September of my years (Reprise 1965)
His daughter Nancy recalls conceiving for the first time, of a world without her father when she heard this album. Sinatra would hit the big 50 at the year end and here he explores aging, despite being initially uncomfortable with a subject so close to his own privately-held sentiments.
Each song is tinged with a wintery sadness as the singer, feeling the weight of years, searches his soul and finds himself lacking. The songs are all gems, with some recent ones (“Once Upon A Time”) mixed with ones that Sinatra had covered before (“Hello, Young Lovers”), but now with a weary veneer, courtesy of the smooth, soaring arrangements of Gordon Jenkins, who lets the woodwinds and strings moan and cry with each nostalgic sentiment. Jenkins’s string work is integral to the overall mood of the album and this became more apparent the following year with the subsequent release of “Sinatra at the Sands”, his first official live recording. It’s a superb recording but the stringless version of “September of my years” with the Basie band pales in comparison.
My favourite song on the album is the most widely known. In the hands of Sinatra, “It was a very good year” is elevated from folkie hokum to reflective high drama. My late mother-in-law hated the song even long before she became unwell. I have no such qualms about the recording, for death is merely a part of living.
The album was a Grammy award winner and ranks alongside “Only the Lonely” as a cornerstone entry in the Sinatra canon.
Sinatra/Jobim – the Complete Reprise Recordings (Reprise 1967/1969 : This compilation 2010)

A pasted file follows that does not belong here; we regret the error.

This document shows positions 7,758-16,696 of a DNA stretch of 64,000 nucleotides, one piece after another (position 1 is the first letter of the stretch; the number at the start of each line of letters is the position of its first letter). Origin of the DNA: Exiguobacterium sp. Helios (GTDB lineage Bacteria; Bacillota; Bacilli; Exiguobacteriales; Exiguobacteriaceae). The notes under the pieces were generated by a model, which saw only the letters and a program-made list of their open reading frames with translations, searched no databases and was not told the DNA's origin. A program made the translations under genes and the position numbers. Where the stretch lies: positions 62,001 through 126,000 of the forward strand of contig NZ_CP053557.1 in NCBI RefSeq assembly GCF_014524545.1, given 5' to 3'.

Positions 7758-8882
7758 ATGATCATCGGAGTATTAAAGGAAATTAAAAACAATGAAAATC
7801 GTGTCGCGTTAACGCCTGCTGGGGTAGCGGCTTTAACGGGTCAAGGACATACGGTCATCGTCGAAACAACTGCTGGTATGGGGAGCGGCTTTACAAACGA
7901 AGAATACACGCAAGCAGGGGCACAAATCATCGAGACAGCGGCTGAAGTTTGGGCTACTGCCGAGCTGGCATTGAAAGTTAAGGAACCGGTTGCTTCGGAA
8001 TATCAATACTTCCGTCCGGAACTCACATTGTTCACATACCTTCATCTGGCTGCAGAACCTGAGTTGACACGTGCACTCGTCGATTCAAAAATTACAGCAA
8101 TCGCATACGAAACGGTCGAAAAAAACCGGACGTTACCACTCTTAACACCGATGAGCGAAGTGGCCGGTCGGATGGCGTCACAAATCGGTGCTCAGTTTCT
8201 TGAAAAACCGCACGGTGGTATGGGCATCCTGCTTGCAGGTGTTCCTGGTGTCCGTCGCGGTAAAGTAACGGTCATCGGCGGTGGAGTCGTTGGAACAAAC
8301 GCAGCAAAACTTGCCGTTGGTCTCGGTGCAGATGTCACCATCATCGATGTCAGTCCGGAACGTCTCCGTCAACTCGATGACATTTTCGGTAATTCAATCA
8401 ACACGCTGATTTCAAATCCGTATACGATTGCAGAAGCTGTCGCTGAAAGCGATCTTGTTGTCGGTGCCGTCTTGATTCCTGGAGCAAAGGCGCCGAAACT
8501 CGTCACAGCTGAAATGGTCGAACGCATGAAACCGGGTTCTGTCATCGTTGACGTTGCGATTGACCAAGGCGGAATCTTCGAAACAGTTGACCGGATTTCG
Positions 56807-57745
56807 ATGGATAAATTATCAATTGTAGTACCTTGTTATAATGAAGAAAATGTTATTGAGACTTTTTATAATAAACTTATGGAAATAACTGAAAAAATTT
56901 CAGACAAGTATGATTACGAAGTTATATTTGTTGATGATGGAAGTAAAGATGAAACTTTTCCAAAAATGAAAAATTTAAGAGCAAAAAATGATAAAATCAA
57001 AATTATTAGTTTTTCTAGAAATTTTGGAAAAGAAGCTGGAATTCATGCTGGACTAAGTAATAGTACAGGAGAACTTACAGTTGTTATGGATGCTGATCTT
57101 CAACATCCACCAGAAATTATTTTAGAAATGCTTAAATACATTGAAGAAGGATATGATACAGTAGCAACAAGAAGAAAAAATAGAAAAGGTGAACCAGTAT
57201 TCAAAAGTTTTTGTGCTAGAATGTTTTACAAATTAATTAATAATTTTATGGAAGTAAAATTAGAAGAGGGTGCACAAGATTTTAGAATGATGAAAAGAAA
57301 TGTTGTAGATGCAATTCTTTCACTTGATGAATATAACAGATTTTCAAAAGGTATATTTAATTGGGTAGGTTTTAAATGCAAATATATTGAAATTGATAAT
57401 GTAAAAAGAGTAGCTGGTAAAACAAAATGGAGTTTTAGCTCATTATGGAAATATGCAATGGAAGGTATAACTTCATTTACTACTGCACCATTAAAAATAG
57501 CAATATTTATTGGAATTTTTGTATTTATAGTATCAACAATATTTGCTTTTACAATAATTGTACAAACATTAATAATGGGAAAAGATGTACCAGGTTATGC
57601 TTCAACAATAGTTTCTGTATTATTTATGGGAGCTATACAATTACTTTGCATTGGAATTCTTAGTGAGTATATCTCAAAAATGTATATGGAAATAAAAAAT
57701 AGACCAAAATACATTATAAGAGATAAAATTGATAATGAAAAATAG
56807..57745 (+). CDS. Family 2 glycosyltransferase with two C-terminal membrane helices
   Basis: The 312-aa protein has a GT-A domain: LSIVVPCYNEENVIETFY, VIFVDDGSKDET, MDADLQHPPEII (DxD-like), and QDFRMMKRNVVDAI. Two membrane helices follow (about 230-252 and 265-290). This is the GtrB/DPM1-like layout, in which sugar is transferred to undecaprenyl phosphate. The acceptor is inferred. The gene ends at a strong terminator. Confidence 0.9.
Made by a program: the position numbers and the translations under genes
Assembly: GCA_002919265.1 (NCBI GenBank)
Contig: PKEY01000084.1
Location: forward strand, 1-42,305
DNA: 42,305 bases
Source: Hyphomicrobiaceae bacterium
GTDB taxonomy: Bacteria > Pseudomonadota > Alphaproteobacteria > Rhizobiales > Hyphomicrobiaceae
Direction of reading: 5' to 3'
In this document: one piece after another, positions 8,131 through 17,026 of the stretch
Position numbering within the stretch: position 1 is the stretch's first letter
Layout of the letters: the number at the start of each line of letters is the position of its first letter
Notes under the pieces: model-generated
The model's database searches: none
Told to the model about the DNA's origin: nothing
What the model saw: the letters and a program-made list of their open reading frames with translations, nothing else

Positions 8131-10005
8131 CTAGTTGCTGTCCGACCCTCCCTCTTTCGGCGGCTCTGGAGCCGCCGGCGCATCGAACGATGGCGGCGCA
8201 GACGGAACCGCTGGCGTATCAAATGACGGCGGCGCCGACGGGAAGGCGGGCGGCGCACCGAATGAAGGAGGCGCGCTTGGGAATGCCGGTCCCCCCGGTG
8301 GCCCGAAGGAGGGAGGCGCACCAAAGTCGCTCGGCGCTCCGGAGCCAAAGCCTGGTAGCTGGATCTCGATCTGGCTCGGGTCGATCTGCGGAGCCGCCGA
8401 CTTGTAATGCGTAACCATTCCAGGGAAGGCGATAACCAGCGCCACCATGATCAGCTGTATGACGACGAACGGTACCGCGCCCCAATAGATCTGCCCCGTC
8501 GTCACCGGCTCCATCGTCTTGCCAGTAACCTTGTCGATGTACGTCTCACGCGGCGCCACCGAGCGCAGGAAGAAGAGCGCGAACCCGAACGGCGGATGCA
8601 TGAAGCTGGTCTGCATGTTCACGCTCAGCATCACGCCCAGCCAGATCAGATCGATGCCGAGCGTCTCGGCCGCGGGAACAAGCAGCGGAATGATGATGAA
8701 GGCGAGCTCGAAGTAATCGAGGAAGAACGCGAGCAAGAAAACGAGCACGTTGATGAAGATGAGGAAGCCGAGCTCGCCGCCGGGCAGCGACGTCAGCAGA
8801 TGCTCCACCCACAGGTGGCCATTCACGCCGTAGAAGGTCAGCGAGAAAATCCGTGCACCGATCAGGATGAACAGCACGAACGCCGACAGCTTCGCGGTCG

This compilation album gathers tracks from two sets of recording sessions Frank Sinatra did with Brazilian singer/songwriter Antonio Carlos Jobim, one in 1967 and another in 1969. The first set of sessions in late January and early February 1967 resulted in the ten-track LP “Francis Albert Sinatra & Antonio Carlos Jobim,” released later in 1967. Jobim joined Sinatra, singing on such tracks as “The Girl from Ipanema,” “I Concentrate on You,” and “Baubles, Bangles and Beads,” with bossa nova arrangements by Claus Ogerman.
The second set of sessions held in February 1969 were intended for a follow-up LP to be called “SinatraJobim” that got as far as having an album cover designed, but never came out. Most of the tracks were issued in 1971, during Sinatra’s temporary retirement, on an album called Sinatra & Company which also included more of the singer’s attempts to remain at the cutting edge of his industry with covers of more contemporary material like “leaving on a jet plane”; I only wish he had before the lyric sheet was handed to him in the studio.
A couple of the unused Sinatra Jobim tracks turned up on singles in the U.S. or overseas whilst the duet “Off Key (Desafinado)” sat in the can for decades, not turning up until the box set “The Complete Reprise Studio Recordings” in 1995.
I’m lumbered with the original Sinatra & Company album and I never play past the first seven recordings. Thanks to my Brennan hard drive CD player I am able to programme all the Jobim recordings as one continuous play for despite being separated by two years, the first ten tracks and the second ten fit well together. Sinatra sings gently and sensitively throughout. The chief difference lies in the musical backing, as the 1969 tracks were arranged by Eumir Deodato, with orchestra conducted by Morris Stoloff, and they have less of a Brazilian feel. Still, the sessions have always belonged together on a single disc, and they constitute a special niche in the Sinatra catalogue.
I love his version of “Wave” and when I recorded a cover version in my studio I had to cut my vocals early in the morning to achieve the desired tonality on that low Eb. Of course, Sinatra recorded it to order late at night as one’s range naturally rises yet his vocal divebombs are staggering. More than anything, he is an object lesson to all these current histrionic singers that dramatic moments in a song should be few and far between to further emphasise the emotional intensity of the lyrics.